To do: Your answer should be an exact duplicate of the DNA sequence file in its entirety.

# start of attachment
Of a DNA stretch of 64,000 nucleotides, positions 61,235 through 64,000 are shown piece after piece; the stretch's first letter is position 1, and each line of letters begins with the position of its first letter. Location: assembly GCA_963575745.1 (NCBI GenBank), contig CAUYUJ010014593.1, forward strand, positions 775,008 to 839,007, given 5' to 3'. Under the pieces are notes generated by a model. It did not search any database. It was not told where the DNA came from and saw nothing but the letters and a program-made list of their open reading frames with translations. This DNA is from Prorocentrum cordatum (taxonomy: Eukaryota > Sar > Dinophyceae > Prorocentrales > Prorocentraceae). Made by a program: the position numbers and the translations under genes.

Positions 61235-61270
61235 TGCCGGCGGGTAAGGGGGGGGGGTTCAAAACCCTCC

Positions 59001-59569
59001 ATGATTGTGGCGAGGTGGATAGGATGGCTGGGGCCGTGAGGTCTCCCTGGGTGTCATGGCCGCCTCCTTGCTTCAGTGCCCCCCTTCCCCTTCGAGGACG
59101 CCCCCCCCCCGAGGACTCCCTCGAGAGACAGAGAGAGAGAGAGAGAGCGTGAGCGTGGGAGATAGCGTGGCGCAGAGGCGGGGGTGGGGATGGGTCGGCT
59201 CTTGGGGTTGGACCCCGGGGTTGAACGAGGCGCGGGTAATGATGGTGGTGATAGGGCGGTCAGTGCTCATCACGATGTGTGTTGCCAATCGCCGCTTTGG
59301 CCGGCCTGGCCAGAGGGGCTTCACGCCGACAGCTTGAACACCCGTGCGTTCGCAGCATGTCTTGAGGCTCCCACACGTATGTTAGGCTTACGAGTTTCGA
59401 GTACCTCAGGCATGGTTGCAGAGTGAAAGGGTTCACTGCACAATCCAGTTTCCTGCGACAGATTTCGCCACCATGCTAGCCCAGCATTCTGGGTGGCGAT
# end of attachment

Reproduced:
Of a DNA stretch of 64,000 nucleotides, positions 61,235 through 64,000 are shown piece after piece; the stretch's first letter is position 1, and each line of letters begins with the position of its first letter. Location: assembly GCA_963575745.1 (NCBI GenBank), contig CAUYUJ010014593.1, forward strand, positions 775,008 to 839,007, given 5' to 3'. Under the pieces are notes generated by a model. It did not search any database. It was not told where the DNA came from and saw nothing but the letters and a program-made list of their open reading frames with translations. This DNA is from Prorocentrum cordatum (taxonomy: Eukaryota > Sar > Dinophyceae > Prorocentrales > Prorocentraceae). Made by a program: the position numbers and the translations under genes.

Positions 61235-61270
61235 TGCCGGCGGGTAAGGGGGGGGGGTTCAAAACCCTCC

Positions 59001-59569
59001 ATGATTGTGGCGAGGTGGATAGGATGGCTGGGGCCGTGAGGTCTCCCTGGGTGTCATGGCCGCCTCCTTGCTTCAGTGCCCCCCTTCCCCTTCGAGGACG
59101 CCCCCCCCCCGAGGACTCCCTCGAGAGACAGAGAGAGAGAGAGAGAGCGTGAGCGTGGGAGATAGCGTGGCGCAGAGGCGGGGGTGGGGATGGGTCGGCT
59201 CTTGGGGTTGGACCCCGGGGTTGAACGAGGCGCGGGTAATGATGGTGGTGATAGGGCGGTCAGTGCTCATCACGATGTGTGTTGCCAATCGCCGCTTTGG
59301 CCGGCCTGGCCAGAGGGGCTTCACGCCGACAGCTTGAACACCCGTGCGTTCGCAGCATGTCTTGAGGCTCCCACACGTATGTTAGGCTTACGAGTTTCGA
59401 GTACCTCAGGCATGGTTGCAGAGTGAAAGGGTTCACTGCACAATCCAGTTTCCTGCGACAGATTTCGCCACCATGCTAGCCCAGCATTCTGGGTGGCGAT